When New Technology Isn't Always the Best Solution
I've been wanting to write this for quite a while, and I think now is the perfect time. Despite the fact that I make my living off of "technology," I am becoming more and more depressed by a mindset that looks down on anything remotely considered "old technology," advocating that it should be thrown out and replaced with new and more updated technology. In other words, just because something is old, technology advocates (which will remain nameless) are continually deeming it worthless or complete junk. This frustrates me. There is still a place for equipment considered "old technology" because the new stuff simply doesn't always accomplish what the older stuff did. My picture above speaks volumes: New Coke vs. Classic Coke. What was the result? Classic Coke just worked. New isn't always better. Older technology isn't promoted because it makes very little "new money" for the manufacturers. Of course I will offer plenty of examples below to support my point. I hope you will find that the comparisons make sense. This has come from many situations where new technology simply didn't live up to the old. We are bombarded with the following opinions and situations:
- I recently heard a technology radio show where the host told the listeners to avoid buying a laptop or netbook for their young kids. "They don't want that. They want an iPad." The host also told them to avoid buying a digital camera, digital camcorder and stand-alone GPS. Why? Because a smartphone will do all of those things just as well. But does it?
- A popular recent PC magazine article offered that today's smartphone is a replacement for a GPS, camcorder, digital camera and MP3 player. But is it a good replacement?
- I've heard online publications telling everyone to give up their old DLP or Plasma TVs in favor of a new 3D LED TV. There is no mention of the drawbacks to doing something drastic like this. The picture is better; therefore, what could possibly go wrong?
- Of course with the onslaught of tablets, no one (it seems) needs a notebook computer anymore, and perish the thought of a tired old workhorse desktop computer. Those are only for non-techie people and senior citizens, right?
- And, of course there are those who tell everyone to throw away their DVDs because all of the movies of the world will be streaming online.
- CDs? What are those? All of the world's music is on iTunes, right? Throw away your CDs because every car has an audio jack or a built-in digital audio player, and you will easily be able to find every song in your CD collection online. Just put it all on a hard drive or upload it to the Cloud. Then it will always be there.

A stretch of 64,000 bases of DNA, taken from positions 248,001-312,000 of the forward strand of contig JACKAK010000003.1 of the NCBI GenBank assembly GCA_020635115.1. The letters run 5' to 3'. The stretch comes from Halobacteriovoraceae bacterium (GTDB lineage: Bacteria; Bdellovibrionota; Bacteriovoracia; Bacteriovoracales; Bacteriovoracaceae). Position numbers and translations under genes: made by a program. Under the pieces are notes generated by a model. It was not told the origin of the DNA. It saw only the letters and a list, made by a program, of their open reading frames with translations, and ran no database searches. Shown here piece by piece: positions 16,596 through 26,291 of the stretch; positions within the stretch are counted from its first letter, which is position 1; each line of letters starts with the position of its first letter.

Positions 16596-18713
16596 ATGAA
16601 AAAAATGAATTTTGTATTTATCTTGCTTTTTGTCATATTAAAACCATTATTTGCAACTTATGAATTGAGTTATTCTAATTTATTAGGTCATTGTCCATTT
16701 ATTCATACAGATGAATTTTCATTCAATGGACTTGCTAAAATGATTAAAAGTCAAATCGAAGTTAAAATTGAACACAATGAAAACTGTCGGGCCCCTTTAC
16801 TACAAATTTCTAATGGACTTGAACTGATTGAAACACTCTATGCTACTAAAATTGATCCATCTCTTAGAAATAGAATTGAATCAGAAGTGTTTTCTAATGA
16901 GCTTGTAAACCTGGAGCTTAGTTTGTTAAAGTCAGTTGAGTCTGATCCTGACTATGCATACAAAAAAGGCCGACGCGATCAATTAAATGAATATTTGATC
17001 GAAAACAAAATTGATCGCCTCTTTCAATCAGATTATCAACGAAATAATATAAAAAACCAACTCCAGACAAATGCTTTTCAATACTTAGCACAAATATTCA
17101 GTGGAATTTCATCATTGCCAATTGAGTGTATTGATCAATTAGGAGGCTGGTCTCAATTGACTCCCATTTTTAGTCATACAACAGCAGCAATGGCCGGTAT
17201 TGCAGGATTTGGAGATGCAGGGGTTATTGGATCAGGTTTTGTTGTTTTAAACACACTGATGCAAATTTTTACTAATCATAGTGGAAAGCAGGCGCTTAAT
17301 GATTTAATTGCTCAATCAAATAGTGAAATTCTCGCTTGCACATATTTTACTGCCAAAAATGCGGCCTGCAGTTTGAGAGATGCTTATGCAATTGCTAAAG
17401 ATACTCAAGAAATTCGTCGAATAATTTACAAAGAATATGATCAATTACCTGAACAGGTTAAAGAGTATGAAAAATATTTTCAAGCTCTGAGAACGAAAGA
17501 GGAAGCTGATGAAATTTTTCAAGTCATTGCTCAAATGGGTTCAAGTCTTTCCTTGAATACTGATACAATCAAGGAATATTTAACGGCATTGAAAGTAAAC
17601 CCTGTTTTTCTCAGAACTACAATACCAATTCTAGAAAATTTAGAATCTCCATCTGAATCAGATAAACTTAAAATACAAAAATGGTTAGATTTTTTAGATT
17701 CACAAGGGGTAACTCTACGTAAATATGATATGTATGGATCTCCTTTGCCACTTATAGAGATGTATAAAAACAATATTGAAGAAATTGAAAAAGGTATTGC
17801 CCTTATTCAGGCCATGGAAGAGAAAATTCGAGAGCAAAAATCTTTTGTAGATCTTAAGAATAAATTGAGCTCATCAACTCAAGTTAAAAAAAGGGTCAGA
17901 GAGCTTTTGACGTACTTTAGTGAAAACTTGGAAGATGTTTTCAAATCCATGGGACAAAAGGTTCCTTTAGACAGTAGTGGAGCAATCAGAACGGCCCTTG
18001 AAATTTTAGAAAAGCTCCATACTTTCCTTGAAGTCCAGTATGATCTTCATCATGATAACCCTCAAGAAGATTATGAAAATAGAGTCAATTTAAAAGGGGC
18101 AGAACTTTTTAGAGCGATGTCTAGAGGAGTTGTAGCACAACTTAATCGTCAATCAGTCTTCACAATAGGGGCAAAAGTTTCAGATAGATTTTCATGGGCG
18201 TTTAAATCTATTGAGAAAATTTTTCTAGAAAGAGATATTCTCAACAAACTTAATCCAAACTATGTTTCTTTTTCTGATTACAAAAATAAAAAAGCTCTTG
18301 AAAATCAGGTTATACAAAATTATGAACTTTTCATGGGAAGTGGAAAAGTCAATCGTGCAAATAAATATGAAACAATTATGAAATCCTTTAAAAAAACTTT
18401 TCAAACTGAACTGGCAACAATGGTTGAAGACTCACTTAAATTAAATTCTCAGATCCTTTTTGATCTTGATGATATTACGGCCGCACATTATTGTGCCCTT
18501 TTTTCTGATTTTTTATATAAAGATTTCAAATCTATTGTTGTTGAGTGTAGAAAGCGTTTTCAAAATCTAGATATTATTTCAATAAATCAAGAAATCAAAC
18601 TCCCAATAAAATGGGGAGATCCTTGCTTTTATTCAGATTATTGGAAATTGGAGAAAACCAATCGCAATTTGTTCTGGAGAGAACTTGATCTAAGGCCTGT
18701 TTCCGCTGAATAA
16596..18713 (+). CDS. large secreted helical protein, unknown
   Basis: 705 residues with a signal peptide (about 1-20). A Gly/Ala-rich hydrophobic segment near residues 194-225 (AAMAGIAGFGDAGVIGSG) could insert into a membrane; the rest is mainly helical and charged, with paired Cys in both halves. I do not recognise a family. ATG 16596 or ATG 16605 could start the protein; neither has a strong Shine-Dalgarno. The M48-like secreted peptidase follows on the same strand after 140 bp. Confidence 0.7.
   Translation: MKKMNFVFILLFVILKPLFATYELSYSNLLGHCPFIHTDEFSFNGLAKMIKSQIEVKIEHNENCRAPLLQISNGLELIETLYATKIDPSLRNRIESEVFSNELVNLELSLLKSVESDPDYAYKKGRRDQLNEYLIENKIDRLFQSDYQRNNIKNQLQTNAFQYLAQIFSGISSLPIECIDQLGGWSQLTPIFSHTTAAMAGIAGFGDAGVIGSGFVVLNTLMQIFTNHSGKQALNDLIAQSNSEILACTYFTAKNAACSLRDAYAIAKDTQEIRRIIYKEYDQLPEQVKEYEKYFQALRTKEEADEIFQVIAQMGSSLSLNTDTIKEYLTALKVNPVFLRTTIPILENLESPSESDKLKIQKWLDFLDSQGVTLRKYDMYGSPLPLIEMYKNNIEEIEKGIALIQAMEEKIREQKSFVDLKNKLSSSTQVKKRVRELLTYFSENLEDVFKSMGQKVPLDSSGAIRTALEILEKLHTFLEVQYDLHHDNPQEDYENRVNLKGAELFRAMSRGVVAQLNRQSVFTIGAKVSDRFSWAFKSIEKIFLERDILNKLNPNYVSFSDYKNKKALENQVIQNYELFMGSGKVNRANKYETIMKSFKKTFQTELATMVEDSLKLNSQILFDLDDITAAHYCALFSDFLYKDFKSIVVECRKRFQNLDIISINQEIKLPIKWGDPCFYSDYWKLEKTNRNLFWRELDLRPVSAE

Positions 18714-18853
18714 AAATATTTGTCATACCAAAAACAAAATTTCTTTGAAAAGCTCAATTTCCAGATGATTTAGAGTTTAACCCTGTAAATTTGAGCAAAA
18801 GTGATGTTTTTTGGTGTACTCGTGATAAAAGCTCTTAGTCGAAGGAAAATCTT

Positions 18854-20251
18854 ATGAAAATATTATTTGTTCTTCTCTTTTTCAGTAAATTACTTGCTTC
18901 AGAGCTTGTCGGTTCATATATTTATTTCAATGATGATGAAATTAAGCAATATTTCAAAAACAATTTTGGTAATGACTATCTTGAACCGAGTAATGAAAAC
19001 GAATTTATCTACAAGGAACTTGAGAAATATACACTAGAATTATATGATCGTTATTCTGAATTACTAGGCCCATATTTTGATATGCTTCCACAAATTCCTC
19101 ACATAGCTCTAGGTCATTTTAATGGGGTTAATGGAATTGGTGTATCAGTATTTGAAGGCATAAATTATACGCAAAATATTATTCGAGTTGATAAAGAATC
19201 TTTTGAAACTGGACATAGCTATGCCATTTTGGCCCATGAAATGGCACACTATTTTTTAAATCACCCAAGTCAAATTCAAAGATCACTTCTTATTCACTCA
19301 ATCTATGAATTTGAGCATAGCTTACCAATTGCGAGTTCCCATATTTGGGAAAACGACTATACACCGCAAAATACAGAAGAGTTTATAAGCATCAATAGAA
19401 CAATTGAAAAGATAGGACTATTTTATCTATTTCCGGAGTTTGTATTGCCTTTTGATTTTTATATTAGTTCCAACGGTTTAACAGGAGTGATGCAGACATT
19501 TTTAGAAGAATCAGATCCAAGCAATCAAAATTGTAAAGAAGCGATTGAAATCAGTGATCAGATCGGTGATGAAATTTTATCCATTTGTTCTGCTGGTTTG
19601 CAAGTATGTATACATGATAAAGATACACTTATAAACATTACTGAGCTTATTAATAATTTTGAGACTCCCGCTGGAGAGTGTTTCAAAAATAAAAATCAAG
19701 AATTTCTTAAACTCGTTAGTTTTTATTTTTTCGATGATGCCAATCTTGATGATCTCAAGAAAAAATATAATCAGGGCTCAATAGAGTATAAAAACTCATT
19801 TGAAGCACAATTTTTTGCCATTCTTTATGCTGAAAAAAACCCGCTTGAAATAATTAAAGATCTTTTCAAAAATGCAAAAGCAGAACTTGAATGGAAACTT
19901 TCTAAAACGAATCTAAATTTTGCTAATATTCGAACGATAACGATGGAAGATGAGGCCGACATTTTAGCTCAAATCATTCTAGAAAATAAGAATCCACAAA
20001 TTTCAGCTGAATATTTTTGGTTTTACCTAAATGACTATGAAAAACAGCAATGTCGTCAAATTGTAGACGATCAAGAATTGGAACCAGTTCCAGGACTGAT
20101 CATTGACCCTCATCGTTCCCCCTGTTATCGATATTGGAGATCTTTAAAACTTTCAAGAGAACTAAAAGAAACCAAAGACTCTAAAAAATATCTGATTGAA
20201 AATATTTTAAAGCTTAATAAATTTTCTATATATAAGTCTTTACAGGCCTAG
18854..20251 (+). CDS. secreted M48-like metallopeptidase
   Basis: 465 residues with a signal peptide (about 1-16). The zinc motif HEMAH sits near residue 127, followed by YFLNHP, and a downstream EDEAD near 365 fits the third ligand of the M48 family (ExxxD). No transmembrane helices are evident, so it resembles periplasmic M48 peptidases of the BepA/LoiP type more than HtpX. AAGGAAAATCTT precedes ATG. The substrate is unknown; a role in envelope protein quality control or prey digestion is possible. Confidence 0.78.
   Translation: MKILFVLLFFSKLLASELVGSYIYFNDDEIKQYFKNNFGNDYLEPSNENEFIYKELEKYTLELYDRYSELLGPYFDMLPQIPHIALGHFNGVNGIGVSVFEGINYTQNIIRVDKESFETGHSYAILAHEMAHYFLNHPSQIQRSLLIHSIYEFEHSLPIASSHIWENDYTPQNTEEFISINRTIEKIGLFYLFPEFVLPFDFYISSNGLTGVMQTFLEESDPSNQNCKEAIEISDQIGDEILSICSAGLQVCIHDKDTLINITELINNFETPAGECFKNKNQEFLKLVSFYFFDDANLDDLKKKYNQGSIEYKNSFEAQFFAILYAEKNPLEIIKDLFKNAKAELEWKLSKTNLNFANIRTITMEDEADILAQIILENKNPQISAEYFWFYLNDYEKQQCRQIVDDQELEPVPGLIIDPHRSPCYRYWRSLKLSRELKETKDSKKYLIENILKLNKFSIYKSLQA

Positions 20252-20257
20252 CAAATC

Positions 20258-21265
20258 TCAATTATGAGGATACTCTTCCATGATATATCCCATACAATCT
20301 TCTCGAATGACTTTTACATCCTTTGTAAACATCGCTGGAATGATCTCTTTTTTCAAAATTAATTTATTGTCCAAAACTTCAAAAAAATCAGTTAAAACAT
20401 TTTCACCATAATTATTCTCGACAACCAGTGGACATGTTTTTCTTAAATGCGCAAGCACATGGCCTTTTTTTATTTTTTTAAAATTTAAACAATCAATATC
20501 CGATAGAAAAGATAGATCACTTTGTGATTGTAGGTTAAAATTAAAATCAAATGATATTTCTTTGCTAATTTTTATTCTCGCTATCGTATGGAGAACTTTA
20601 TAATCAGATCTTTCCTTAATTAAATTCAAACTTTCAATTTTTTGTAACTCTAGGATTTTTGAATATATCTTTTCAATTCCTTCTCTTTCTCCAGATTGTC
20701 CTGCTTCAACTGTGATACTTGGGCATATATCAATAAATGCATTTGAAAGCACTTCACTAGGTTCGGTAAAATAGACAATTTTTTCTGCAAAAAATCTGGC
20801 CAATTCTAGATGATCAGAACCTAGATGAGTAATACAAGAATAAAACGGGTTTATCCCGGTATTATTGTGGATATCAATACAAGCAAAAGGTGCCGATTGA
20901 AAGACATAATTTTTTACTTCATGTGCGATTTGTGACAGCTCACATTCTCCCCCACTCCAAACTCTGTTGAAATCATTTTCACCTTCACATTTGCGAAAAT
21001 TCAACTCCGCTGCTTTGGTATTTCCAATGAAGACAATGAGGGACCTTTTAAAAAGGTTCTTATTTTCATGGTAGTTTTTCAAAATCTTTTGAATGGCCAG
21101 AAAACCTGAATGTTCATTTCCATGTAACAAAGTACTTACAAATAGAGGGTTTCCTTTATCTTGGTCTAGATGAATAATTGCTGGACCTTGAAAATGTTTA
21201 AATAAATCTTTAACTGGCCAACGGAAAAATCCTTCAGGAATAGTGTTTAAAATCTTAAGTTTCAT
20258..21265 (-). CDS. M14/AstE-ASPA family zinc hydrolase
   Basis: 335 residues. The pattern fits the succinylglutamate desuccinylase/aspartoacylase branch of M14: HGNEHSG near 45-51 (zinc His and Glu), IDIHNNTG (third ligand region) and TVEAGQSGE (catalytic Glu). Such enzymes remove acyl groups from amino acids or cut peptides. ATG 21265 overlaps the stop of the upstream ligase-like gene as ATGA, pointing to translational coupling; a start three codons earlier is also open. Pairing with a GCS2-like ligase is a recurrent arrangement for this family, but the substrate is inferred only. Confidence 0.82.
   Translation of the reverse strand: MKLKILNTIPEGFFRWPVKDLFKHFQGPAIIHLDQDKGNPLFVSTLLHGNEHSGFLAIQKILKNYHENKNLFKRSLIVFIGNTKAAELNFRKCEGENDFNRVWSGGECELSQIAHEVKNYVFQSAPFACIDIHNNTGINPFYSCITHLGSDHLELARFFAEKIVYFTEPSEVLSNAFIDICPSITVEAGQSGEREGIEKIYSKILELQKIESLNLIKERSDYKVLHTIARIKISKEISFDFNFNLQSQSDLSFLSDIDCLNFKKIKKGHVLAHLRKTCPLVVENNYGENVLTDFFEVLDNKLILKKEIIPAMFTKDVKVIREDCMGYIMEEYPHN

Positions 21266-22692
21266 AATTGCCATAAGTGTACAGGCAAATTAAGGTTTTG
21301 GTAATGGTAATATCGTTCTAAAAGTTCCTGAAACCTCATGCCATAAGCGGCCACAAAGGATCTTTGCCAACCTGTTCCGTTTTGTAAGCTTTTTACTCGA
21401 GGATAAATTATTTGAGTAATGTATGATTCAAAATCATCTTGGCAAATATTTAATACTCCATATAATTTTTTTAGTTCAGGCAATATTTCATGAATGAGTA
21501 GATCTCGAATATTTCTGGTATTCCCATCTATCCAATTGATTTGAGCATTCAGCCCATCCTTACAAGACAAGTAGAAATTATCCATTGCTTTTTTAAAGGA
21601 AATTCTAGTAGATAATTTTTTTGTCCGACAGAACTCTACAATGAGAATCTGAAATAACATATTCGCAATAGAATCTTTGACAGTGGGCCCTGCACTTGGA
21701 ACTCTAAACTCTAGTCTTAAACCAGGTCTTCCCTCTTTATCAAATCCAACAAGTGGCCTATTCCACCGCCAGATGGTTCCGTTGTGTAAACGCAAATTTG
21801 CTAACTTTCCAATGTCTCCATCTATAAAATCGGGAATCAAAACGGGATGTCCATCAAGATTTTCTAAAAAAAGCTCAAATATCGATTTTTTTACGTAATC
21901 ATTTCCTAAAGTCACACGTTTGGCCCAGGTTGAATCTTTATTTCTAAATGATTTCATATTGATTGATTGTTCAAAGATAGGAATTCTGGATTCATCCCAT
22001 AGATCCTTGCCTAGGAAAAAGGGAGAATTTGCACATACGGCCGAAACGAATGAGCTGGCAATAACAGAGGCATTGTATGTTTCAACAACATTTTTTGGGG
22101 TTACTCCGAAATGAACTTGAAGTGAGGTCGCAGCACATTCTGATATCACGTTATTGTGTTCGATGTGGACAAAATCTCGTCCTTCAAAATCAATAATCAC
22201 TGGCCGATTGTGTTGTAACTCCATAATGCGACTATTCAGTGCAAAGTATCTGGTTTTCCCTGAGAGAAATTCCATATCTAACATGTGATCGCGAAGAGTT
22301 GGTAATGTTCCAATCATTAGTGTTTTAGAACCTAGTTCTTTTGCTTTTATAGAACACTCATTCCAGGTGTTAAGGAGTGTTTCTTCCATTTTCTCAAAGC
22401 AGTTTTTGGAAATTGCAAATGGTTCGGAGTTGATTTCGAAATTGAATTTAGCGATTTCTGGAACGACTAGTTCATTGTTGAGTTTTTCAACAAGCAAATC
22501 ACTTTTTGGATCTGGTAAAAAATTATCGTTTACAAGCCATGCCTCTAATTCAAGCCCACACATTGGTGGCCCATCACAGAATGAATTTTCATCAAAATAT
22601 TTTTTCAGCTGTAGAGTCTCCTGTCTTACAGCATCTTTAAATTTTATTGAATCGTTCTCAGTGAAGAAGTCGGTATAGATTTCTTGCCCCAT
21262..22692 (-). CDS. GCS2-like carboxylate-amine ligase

It seems that if it's not the latest thing, then it's not the cool thing and, therefore, it's just no good. Right now that "cool thing" would be just about anything made by Apple. If you don't have an iPhone, a MacBook Pro (even a standard MacBook is passe now), or an iPad, you are considered an outsider who is completely out-of-touch with the rest of the world. This article is not a slam on the Apple product users or Apple itself. It's just my frustration with the narrow-mindedness of today's cutting-edge tech mindset, that nothing else is worth having if it's not the latest toy.
I recently tried to help a friend hook up his new Vizio LED 3D 46-inch HDTV. The picture would be outstanding if only he could get everything hooked up properly. The problem was that he didn't have any HDMI cables. Those weren't provided in the box. No one told him about this. He also has a Nintendo Wii. That is not an HD device. It doesn't seem to work well on a brand-new TV with only Component and HDMI jacks. His particular TV did not come with the yellow RCA jack or even an S-Video jack for any older analog device that he may have, such as a digital camera, non-Blu-Ray DVD player, or other gadget made prior to 2010.
The result: he had to go to the nearest big-box store (since time was of the essence) and buy two HDMI cables (which Best Buy charges $50 a piece for) as well as a Blu-Ray player ($150). Not being a tech geek, he had no idea of this added expense. I only found out that he'd bought the TV after-the-fact, but by then it was too late. Why did he buy the TV? Because he was tired of being ridiculed by his friends who had bigger and better TVs than his 36-inch DLP.
I still maintain that the iPod Touch is not the best MP3 player out there. But, if you have a non-Apple-branded MP3 player, you are in the minority and you will have to deal with people asking you, "Why didn't you just buy an iPod Touch?"
That brings me to older music media, namely CDs. What if you have a car that doesn't have an audio input jack? CDs can come in handy. What if your favorite music is still not found on iTunes? What if your PC can easily record audio with the free application like Audacity and allow you to burn a CD of just about anything taken with a microphone, but your MP3 player won't? Then I guess old technology just works better, doesn't it?
Forget about the fact that Android phones are pretty darn good, and that the Droid and other variations stack up quite well. You will be frowned upon by anyone who has an iPhone. Forget the fact that you might be able to do things that those with an iPhone can't do. It's just that an iPhone is made by Apple, so you're supposed to play along. And if you have a flip "feature phone" which is text-driven with a smaller screen and not graphics-intensive, you will simply be laughed at. Your battery will last far longer than theirs, but you will be laughed at. It's a sad fact, but it's true